alexpgp: (Baikonur)
My end client realized, a couple of days ago, that social events had not so much been relegated to the back burner as not even put anywhere near the stove (if I may abuse a metaphor), so a barbecue was arranged for yesterday evening.

Accommodations have expanded somewhat since the last time I was here. In addition to the Fili, Polyot, and Kometa hotels I was familiar with from previous campaigns (named after a neighborhood in Moscow, the word "Flight," and the word "Comet"), a hotel named "Cosmos" has been put into service.

The Cosmos came about as a result of renovating the building that stood next to the Fili, and the result is handsome-looking. There are green areas in front of both the Cosmos and Fili, and gazebo-like structures in both areas that were constructed just for events like barbeques.

Besides the barbecue, there was a launch planned for last night. Not our launch, of course, which is still over three weeks away, but that of a Resurs-P1 satellite for the Russian government, aboard a Soyuz launch vehicle.

The folks that wanted to attend the launch boarded the bus at around 8:40 pm, which got us to the launch site, over at pad complex 31, in plenty of time for us to wait around for nearly two hours before liftoff. According to Google Earth, from our vantage point we were a little over 2.5 km (1.6 mi) from the launch pad. Had we attempted to cut our arrival any closer, there was a chance the traffic controllers working the roads around the launch site would've halted us somewhere rather more distant from the launch pad.

Russian launch procedures involve a countdown, just as U.S. procedures do, but there's no emphasis, no attempt, during the final seconds, to count backward out loud, along the lines of 5... 4... 3... 2... 1... Ignition!... Liftoff! Nor is there any kind of clock you can look at, as I recall being the case at the viewing area at KSC. You have to be listening to the control room exchanges from operator "one" (other operators are assigned other numbers) that are piped out to the viewing area, allowing the spectators to eavesdrop on the proceedings. The effect sounds very much like the public-address-like announcements that sounded so hokey in any Bond movie involving missiles (Dr. No and You Only Live Twice come to mind... "Astronauts, report to dressing rooms!").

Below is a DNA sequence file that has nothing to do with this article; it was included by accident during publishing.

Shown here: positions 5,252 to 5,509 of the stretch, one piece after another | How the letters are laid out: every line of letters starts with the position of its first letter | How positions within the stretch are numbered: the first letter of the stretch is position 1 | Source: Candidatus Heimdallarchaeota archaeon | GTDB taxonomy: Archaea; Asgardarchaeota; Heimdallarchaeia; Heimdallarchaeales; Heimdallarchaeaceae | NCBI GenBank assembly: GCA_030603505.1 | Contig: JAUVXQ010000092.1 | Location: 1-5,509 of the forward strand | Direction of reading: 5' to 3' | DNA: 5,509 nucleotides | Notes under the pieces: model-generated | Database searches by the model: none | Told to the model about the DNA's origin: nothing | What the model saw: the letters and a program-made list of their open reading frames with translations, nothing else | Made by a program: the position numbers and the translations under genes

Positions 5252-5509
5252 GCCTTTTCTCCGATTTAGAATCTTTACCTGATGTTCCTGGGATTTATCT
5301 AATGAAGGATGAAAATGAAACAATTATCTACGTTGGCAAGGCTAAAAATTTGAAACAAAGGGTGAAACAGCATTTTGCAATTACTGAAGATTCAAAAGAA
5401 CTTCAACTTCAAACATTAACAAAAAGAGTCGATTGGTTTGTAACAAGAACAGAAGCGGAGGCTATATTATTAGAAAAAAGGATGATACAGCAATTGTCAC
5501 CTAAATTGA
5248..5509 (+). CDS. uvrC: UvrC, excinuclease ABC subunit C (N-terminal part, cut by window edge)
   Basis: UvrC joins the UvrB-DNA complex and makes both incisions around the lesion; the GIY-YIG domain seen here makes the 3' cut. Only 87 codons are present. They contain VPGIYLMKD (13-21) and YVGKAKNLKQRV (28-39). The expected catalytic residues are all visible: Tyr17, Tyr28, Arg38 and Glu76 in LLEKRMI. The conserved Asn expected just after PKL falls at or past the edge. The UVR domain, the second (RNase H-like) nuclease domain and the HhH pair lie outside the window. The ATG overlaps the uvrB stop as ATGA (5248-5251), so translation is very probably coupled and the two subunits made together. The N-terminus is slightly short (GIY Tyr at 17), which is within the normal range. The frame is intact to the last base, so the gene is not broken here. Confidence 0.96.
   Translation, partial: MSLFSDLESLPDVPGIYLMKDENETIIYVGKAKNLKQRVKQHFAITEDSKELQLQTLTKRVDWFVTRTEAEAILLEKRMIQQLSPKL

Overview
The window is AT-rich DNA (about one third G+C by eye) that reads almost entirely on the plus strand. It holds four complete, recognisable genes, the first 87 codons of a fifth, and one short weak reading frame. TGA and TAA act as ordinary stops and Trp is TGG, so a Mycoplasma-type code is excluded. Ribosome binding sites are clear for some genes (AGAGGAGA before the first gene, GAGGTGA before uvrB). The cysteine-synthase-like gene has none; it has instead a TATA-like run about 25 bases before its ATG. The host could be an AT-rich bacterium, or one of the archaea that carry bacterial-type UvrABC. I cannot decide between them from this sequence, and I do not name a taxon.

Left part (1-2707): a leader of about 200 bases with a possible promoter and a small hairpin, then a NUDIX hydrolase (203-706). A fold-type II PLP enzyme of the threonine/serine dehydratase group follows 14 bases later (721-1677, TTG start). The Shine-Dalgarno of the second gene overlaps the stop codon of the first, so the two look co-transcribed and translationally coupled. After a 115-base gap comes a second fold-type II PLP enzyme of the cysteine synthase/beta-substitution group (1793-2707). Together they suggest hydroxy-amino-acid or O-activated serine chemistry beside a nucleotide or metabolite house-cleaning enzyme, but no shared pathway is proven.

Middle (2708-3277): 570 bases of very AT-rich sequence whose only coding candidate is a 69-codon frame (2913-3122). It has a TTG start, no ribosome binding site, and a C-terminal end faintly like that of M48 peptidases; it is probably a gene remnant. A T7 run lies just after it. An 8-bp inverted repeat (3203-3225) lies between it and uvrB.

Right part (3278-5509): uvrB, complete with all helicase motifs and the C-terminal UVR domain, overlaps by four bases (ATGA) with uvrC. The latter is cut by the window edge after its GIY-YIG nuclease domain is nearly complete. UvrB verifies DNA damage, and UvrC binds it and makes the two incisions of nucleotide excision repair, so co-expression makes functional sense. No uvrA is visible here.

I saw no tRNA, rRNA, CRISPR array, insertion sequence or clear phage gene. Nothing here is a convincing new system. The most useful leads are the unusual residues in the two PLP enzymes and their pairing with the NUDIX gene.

In any event, I managed to get my Bloggie into the recording mode just as I heard "Пуск!" ("Ignition!") from the loudspeaker.

Attempting to photograph or video a night launch is, basically, a waste of time (but I do it anyway, go figure). What you end up with is a frame with a bright light inside the borders, unless the shot is taken close to the ground. I extracted the image below from the video I took.

Soyuz liftoff, 25 Jun 13

After about 60 seconds of flight, the rocket entered a cloud layer that hadn't been there two hours earlier, and disappeared. Folks back at our hotel complex who didn't attend the launch said they were treated to an impressive plume display as the rocket gained altitude and entered sunlight (we are fairly up north, and the solstice was just a couple of days ago).

More later...
alexpgp: (Default)
The decision was made to evacuate the general area for this morning's Tsiklon launch, and this included not only the полтинник but also the residential quarter. We ended up at an observation site about 7-9 km away. There was a big concrete slab at the site that I did not get a good shot of, but it had a large, round plate on top that at one time had been connected to some hydraulic mechanisms that would swing the plate into the vertical position. I get the feeling it was a former missile silo, but what do I know?

The Tsiklon looked a lot smaller on the horizon from this location than from the полтинник, and shortly after noon, the rocket was launched:

Tsiklon just after launch, Baikonur Cosmodrome, 5/28/04

We were so far away from the launch area that the noise of the launch - which sounded like the rumble of far-off thunder - reached us only after the rocket had gained significant height and executed its pitch maneuver. Here's another shot, taken perhaps 15-20 seconds after liftoff:

Tsiklon gaining altitude, Baikonur Cosmodrome, 5/28/04

* * *
In reading over the posts of the past few days, I can see where the casual reader might conclude that life is just one long holiday here in Kazakhstan. It's not. Between the interesting bits, there's been an increasing amount of work to be done. I note, for example, that there is no trip to town this weekend, according to the schedules I've seen. Joint ops are imminent.



May. 28th, 2004 09:55 am
alexpgp: (Default)
I tell you, rockets spring up like mushrooms around here. As I look out the window of the interpreter office here in the полтинник, I can see the sleek form of a Tsiklon launch vehicle that's standing probably less than a kilometer away.

Tsiklon from 92A-50, Baikponur, 5/28/04

(The Tsiklon is the item about a third of the way in from the right-hand side of the frame. The fencing along the bottom of the image is that of our building.)

The rocket is scheduled to lift off at around noon, and the folks working here were hoping to have a ringside seat for the launch. However, given the fact that the wind is blowing from the pad towards our building, the word I've heard is that everyone will be removed from here as a safety precaution and transported to an observation area, from where we can safely watch the launch.



alexpgp: (Default)

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